Director of Exhibitions & Collections
202.272.2448, ext. 3405
Zachary Paul Levine oversees exhibition development and project management, and collections strategy for the National Building Museum. For nearly two decades, Levine has guided audiences in the exploration art and history in museums and other cultural agencies, advocacy and professional organizations, and academia.
Since 2010, Levine has worked as a curator and consultant for museums and artists throughout the U.S. and abroad, managing projects and teams of varying complexity and duration including exhibitions, installations, educational programs, publications, and media. He cut his teeth in museums as curator at Yeshiva University Museum in New York where he developed exhibitions on the intersection of art and history through diverse topics such as amateur travel films, comic books, textile art, and religion and architecture in urban history. In addition to curation, he produced gallery films and digital interactives, cultivated the museum’s online identity, and oversaw exhibition project management.
Levine came to Washington, D.C., in 2014 to develop the core exhibition for the unbuilt Capital Jewish Museum. He designed and tested content for a 5,000 square foot core exhibition, conceived and directed publications and public events, wrote and administered grants, aligned collecting strategy with the new museum’s vision, and published PR materials and bi-weekly articles. Of note, in this position Levine directed fundraising, PR and logistics to rescue of Washington’s only known synagogue mural. He has also worked as an independent consultant, providing strategic guidance, project planning and management, and grant-writing services for museums, artists, historical societies, and arts and social-justice organizations.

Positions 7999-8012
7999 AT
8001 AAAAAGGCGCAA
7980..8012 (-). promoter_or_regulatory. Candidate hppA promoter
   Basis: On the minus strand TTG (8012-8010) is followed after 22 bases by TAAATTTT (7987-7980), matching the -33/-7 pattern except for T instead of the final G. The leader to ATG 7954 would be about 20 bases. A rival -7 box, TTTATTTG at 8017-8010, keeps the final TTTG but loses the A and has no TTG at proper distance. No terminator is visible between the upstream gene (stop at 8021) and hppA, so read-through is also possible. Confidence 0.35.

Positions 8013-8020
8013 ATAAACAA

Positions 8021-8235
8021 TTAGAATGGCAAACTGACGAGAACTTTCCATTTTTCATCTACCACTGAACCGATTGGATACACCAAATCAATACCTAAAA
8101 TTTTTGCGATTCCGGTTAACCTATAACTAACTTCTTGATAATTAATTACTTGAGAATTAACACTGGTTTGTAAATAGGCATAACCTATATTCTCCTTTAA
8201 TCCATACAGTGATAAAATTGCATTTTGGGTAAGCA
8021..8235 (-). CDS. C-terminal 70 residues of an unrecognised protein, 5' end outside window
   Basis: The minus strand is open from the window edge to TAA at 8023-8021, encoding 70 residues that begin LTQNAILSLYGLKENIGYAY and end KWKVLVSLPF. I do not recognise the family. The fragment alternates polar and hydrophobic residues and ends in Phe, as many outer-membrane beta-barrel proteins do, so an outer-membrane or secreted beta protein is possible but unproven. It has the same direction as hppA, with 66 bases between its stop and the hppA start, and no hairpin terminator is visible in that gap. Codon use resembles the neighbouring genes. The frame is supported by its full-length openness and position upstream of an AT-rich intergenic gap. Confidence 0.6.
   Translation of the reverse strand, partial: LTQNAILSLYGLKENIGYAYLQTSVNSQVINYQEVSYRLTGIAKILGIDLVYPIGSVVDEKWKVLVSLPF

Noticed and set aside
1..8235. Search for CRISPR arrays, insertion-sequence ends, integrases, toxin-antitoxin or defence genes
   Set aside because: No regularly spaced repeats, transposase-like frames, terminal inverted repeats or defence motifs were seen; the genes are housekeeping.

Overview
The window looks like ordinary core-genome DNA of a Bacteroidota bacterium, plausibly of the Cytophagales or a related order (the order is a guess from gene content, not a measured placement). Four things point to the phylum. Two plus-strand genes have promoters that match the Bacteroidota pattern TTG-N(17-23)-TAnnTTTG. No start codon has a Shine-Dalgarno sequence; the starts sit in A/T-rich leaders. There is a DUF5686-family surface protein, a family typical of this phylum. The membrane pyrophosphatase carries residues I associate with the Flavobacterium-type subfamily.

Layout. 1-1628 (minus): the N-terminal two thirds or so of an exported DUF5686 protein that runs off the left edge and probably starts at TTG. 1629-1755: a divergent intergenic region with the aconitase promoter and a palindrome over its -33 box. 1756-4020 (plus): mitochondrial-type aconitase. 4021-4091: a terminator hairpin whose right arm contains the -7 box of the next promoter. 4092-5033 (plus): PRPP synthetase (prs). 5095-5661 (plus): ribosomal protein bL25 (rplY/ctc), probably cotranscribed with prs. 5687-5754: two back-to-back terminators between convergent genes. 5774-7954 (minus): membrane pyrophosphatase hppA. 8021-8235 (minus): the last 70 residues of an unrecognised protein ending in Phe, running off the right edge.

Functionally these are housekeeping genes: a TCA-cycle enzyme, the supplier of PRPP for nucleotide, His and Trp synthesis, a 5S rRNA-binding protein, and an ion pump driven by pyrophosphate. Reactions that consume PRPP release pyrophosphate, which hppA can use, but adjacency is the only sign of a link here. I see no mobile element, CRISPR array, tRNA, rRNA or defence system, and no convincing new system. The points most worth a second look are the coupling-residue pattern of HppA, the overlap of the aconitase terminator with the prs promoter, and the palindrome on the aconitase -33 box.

Levine trained as a historian of east and central Europe. He specialized in Cold War history and international philanthropy. Levine’s historical interests broadly include the history and culture of technological innovation, nationalism, and the built environment. He regularly speaks publicly on historical issues, as well as matters of importance to the museum community. He serves on the board of the Council of American Jewish Museums (since 2013) as Vice Chair, and, notably, has planned several national conferences, workshops and other initiatives for that organization.
“The Latest Revolutionary Chapter?” in Graphic Details: Jewish Women’s Confessional Comics in Essays and Interviews, McFarland (2014)
“A Curatorial Tour: It’s a Thin Line: The Eruv and Jewish Community in New York and Beyond,” in It’s a Thin Line: Eruv from Talmudic to Modern Culture, KTAV (2014)
“Concealed in the Open: Recipients of International Clandestine Jewish Aid in Early 1950s Hungary,” in Journal of the American Hungarian Educators Association (2012)